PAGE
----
The Shubenacadie River

The Shubenacadie River

Location, Location, Location

The Shubenacadie River has a meander of approximately 72 km from its source at Schubenacadie Grand lake to its mouth at historic seaport village of Maitland on Cobequid Bay, the site of where ‘William D. Lawrence’,the largest wooden ship ever built was constructed.The river  ows through part of northern Halifax County, forming the boundary with Hants County before forming the boundary between Hants and Colchester County. The Shubenacadie Valley hosts a diversi ed agricultural economy and is also experiencing a growth in suburban development, given its location in the Halifax-Truro transportation corridor

Fun in the Mud!

There are plenty of activities to enjoy along the Shubenacadie River, one of the most popular activities could in involve you getting just a little bit muddy! People come from all over the world to experience the Tidal Bore rafting adventures. The lower 30 km of the river is tidal and the river experiences a tidal bore twice daily, with some bores reaching up to 3 meters in height at certain points along the river. Local tourism operators o er forming the boundary with Hants County before forming the boundary between Hants and Colchester County. The Shubenacadie Valley hosts a diversi ed agricultural economy and is also experiencing a growth in suburban development, given its location in the Halifax-Truro transportation corridor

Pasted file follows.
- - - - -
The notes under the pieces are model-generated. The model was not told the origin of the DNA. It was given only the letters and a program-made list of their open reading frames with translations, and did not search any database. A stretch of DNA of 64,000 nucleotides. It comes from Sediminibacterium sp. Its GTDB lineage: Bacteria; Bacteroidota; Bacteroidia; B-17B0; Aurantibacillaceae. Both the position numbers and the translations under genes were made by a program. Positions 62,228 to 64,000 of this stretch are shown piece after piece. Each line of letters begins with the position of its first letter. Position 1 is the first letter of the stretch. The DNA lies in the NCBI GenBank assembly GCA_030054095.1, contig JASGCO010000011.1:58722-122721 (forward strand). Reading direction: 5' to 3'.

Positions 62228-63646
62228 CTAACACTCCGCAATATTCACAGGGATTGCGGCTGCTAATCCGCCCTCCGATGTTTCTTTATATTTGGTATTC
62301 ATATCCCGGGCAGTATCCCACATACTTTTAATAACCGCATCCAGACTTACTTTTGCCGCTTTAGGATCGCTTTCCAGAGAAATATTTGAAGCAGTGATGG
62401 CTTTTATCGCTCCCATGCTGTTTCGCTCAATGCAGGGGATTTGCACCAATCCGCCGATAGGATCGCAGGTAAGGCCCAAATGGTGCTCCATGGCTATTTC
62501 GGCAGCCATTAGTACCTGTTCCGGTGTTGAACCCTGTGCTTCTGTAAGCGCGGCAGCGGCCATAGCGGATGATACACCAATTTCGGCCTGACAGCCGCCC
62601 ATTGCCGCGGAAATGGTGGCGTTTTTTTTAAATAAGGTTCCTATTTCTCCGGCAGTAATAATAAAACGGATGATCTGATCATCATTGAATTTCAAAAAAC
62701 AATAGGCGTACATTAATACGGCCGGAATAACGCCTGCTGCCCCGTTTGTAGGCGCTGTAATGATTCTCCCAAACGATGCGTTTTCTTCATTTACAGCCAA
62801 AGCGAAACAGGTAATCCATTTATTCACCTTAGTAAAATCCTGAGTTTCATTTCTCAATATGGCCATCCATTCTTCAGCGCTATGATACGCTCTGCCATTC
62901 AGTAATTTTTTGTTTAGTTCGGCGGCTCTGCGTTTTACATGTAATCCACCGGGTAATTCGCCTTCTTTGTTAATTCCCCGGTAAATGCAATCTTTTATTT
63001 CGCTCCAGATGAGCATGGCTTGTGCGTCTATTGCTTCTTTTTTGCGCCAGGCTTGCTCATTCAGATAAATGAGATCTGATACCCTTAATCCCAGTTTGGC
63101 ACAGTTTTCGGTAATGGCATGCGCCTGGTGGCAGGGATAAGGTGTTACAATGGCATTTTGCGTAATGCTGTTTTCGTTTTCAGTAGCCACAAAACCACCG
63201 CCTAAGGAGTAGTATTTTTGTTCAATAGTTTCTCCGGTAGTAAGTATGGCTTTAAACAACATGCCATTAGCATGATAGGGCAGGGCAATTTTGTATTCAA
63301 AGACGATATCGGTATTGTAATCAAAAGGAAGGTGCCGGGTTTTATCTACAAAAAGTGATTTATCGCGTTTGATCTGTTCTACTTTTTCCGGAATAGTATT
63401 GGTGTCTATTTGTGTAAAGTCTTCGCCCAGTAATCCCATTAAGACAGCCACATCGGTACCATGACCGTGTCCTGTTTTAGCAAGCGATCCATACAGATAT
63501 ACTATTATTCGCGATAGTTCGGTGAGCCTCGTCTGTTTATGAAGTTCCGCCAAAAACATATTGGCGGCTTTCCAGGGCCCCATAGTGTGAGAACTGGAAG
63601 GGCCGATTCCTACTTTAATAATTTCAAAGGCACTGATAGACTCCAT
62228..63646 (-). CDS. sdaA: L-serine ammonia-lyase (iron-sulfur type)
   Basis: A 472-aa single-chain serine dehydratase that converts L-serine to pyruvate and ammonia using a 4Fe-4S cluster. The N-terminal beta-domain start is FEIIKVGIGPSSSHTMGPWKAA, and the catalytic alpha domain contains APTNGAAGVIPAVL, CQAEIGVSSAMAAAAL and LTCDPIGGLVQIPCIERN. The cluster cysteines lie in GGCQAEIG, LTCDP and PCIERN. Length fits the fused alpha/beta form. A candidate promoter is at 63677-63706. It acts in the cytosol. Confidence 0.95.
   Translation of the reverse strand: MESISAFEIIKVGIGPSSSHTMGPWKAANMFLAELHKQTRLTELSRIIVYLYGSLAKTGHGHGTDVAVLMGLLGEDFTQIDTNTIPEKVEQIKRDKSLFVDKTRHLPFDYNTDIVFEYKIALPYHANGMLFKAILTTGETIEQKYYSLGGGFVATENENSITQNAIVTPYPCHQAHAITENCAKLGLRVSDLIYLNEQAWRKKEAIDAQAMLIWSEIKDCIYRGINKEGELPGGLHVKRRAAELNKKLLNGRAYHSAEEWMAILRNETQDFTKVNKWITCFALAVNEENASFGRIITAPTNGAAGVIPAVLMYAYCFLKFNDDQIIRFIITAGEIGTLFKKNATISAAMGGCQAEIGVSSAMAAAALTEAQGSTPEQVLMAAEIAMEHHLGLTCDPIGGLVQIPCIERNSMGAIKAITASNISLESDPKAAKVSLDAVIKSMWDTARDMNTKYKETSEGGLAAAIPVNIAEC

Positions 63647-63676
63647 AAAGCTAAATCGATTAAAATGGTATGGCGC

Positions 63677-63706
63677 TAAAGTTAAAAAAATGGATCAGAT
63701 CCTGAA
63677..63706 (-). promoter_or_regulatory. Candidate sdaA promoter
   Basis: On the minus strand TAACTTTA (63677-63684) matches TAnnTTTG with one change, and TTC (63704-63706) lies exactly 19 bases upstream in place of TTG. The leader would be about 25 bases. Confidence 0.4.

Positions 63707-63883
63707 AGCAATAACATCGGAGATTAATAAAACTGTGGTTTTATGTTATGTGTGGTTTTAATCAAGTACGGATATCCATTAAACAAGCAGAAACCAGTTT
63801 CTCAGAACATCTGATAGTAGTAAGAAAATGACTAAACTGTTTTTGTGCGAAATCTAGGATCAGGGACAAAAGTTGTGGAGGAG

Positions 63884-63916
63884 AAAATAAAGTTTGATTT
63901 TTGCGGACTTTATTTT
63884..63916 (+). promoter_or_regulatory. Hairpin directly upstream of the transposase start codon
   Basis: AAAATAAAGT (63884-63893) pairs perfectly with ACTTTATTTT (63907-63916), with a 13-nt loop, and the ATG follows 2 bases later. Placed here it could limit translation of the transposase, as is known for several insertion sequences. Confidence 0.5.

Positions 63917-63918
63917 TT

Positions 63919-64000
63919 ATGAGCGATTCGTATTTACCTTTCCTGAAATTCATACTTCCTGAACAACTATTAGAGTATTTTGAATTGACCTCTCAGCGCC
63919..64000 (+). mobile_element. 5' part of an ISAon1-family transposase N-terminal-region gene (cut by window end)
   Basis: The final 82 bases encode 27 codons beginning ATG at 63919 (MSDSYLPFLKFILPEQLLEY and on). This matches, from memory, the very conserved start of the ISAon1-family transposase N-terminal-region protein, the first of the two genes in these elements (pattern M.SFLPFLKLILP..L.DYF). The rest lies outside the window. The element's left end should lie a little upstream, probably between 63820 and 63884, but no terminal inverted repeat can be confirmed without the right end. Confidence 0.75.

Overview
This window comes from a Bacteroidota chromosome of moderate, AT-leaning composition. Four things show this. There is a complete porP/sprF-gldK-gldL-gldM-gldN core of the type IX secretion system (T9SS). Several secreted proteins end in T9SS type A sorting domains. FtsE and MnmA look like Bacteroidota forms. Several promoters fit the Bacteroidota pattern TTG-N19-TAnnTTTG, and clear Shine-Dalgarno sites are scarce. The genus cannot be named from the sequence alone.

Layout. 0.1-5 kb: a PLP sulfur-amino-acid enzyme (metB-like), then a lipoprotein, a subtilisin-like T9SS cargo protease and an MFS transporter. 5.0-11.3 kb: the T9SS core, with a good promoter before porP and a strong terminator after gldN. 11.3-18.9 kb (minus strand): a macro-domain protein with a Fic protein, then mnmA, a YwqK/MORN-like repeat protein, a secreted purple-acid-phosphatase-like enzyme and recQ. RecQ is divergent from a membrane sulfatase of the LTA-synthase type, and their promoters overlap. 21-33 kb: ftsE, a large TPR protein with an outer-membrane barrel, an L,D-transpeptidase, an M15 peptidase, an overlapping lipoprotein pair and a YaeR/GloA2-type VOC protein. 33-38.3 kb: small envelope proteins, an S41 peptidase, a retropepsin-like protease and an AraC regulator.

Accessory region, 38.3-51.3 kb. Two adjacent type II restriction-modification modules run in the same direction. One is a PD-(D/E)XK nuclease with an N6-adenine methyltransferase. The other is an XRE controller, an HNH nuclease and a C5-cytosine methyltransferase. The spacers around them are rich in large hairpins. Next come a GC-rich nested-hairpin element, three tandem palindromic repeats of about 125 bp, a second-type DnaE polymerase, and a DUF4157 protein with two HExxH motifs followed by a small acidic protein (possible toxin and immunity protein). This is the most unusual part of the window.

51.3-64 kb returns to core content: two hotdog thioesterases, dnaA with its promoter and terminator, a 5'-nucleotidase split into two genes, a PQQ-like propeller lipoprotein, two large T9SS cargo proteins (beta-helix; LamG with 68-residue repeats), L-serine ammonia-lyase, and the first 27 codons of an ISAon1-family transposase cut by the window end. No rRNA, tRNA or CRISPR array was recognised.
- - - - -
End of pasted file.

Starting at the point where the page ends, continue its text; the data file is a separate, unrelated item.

adventure seekers a chance to ride with the bore on high-horse power Zodiac Hurricanes. Besides getting to ride the tidal bore, adventure seekers can enjoy swimming in bath temperature waters and go sliding on some of the best mud banks in the Maritimes. In 2009, the ‘I Backpack Canada blog’ named the Shubenacadie one of the top  ve whitewater rivers in Canada.

Wildlife

For wildlife and nature lovers, the Shubenacadie River o ers regular sighting’s of Bald Eagles, thanks to an abundant food supply. For more guaranteed wildlife spotting there’s the Shubenacadie Wildlife Park. Owned and operated by the Nova Scotia Department of Natural Resources, this 40 hectare

facility has been thrilling millions of visitors for over 60 years. Wheelchair accessible and shaded pathways provide an open, yet intimate environment for easy viewing of the animals. Most of the animals at the park arrive there from other zoological facilities in North America where they were born in captivity so they feel at ease around people are usually visible to visitors. The park is home to a wide variety of mammals and birds including, the Arctic Fox, Gray Wolf, Bobcat,

Cougar, Moose, Big Horn Sheep, Red Golden Pheasant,Great Horned Owl, Red-tailed Hawk to name but a few! The park also o ers Wildlife photography and lming opportunities in the winter months, for a small fee groups of up to 4 people can be guided by a sta member to the best vantage points and locations to capture the animals.